beyond Europe for our studies of famous people; we look at music, literature and the visual arts from outside of the western canon. This means that our pupils still develop the essential learning skills that

In Shanghai, we incorporate the best of these approaches and create some of our own as well that are unique to us here in China they need (and that their counterparts in the UK are also developing) but in a broader context and with a wider brief. This also encourages our pupils (and staff) to be more adventurous and industrious when it comes to teaching and learning resources,

as these are not so easily and readily available for some of the programmes of study we have created. However, this in turn enhances pupils’ research skills and leads them to engage more deeply with the topics they cover, as they develop an increased sense of discovery and ownership of their learning. We also see an understanding of current affairs as crucial to promoting a global view of the world and so we subscribe to magazines, websites and podcasts from around the world and provide our pupils with opportunities to watch a variety of news programmes on the internet so that they can explore and question independently what they are told is happening around the world at any given time in any given place.


As well as bringing people from history to life in our classrooms, we also like to bring people from today into them too, in order to enhance our programmes of study, provide our pupils with new and unique perspectives and to give them some insight into the wider world beyond their classroom walls. To this end, we have created a Guest Speaker Programme where prominent people from industry, diplomacy, the arts and our own parent community come in to school to address pupils of all ages on a wide variety of topics – this term, our pupils have learnt about the Chinese legal system, the role of a consulate, how to set up a franchise business, what we can do about climate change and how to celebrate Thanksgiving US-style. We believe very strongly that Global Citizenship means that pupils are exposed to as wide a variety of views, beliefs, professions and hobbies as possible and that part of the global dimension is pupils gaining an understanding of the many various paths that their lives and future careers may take.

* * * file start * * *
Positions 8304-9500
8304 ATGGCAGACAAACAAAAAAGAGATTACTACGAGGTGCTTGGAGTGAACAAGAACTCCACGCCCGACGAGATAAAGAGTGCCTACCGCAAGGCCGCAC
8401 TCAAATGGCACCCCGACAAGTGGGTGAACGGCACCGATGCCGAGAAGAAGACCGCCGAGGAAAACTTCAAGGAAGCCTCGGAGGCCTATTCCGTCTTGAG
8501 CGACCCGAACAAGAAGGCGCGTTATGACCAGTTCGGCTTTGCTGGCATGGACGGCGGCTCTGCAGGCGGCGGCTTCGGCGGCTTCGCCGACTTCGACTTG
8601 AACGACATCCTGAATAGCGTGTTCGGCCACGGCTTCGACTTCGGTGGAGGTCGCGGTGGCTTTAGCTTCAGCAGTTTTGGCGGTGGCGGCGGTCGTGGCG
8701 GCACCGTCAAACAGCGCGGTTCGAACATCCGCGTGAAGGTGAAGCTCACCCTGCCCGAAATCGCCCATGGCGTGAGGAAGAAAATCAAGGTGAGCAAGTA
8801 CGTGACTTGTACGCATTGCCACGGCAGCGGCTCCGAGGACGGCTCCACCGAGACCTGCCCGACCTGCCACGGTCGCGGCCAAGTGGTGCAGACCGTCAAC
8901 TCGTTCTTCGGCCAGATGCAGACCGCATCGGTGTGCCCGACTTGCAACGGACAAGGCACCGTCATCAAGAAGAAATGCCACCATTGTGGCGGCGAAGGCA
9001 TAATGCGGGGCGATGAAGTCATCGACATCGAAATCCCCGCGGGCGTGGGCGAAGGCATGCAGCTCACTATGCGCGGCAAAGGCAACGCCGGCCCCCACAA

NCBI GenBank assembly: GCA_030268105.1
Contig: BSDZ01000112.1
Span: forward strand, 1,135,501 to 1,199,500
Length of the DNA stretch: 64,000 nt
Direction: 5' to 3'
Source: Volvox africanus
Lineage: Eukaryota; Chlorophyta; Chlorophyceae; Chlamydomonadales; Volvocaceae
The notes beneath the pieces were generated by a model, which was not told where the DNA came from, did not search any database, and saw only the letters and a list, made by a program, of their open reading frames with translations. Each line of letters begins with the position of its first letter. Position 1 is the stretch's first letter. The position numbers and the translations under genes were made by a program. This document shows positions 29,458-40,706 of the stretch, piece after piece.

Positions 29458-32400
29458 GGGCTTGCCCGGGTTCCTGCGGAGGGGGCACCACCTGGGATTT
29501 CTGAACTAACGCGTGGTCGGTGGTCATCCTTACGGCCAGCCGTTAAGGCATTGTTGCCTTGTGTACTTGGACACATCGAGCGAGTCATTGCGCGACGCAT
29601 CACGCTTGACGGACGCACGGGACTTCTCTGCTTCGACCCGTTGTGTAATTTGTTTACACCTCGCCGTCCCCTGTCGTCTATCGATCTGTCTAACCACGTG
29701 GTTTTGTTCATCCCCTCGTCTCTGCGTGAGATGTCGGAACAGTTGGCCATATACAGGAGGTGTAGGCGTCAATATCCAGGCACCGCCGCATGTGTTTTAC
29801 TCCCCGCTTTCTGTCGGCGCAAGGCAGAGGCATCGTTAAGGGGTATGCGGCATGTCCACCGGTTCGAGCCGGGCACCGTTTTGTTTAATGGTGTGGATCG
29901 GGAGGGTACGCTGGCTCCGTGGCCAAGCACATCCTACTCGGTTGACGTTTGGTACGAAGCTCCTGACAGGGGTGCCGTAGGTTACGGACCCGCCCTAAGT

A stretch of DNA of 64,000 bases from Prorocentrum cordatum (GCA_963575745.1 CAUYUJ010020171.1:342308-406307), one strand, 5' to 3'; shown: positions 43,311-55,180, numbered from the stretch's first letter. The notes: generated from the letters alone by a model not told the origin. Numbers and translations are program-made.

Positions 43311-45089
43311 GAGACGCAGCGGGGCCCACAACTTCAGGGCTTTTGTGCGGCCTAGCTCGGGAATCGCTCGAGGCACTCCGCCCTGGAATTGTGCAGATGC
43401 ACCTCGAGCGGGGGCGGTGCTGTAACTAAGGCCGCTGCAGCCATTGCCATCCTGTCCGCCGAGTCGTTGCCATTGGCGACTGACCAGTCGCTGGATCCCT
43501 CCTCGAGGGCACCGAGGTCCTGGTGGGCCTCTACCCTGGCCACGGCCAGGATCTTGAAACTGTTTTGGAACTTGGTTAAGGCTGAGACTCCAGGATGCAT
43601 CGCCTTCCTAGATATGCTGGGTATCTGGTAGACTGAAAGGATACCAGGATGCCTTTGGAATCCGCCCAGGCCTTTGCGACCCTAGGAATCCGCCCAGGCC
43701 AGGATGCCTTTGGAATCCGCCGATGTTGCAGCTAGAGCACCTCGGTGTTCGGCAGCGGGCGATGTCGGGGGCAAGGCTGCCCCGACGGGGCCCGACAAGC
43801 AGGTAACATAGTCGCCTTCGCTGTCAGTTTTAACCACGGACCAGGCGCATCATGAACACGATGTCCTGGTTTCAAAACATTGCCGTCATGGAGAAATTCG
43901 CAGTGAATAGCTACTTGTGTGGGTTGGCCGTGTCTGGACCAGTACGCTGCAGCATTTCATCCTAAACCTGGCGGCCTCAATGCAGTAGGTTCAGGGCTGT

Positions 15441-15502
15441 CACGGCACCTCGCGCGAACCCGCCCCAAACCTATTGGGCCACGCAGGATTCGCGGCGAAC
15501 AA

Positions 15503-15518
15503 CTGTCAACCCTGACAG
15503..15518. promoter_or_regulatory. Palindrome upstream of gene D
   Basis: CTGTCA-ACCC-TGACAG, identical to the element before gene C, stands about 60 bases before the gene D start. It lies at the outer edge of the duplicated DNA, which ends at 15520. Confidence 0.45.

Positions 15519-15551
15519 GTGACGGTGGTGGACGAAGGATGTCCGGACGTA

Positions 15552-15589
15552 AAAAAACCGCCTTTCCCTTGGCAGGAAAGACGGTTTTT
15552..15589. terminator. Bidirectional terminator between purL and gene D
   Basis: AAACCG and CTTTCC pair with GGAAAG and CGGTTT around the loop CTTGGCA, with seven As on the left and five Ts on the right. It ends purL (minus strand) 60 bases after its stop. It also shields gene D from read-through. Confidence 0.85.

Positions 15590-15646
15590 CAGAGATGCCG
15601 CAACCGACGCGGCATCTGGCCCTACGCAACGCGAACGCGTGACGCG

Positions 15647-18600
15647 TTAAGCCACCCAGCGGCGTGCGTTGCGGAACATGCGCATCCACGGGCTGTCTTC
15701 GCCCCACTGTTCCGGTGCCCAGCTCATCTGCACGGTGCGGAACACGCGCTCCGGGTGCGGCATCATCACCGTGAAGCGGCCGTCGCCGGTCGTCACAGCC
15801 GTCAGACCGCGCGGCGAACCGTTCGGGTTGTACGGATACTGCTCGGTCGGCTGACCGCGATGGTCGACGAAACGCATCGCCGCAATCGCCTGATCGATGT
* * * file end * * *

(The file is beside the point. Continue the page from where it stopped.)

We also like to bring the wider world into our school by engaging in events that take place across the globe. For instance, we enthusiastically participated in

Finally, it is important for Global Citizenship to move not only outside of the classroom, but also out of the school, the city and even the country as well Peace One Day on 21 September, a worldwide day of peace observed by all United Nations signatory countries. The organisation behind the movement produces an excellent series of resources, activities and contacts for schools all around the world enabling them to become involved, to make links and to work together to create something for the future. Similarly, we also embrace the opportunities provided by Global Entrepreneurship Week so that our pupils begin to understand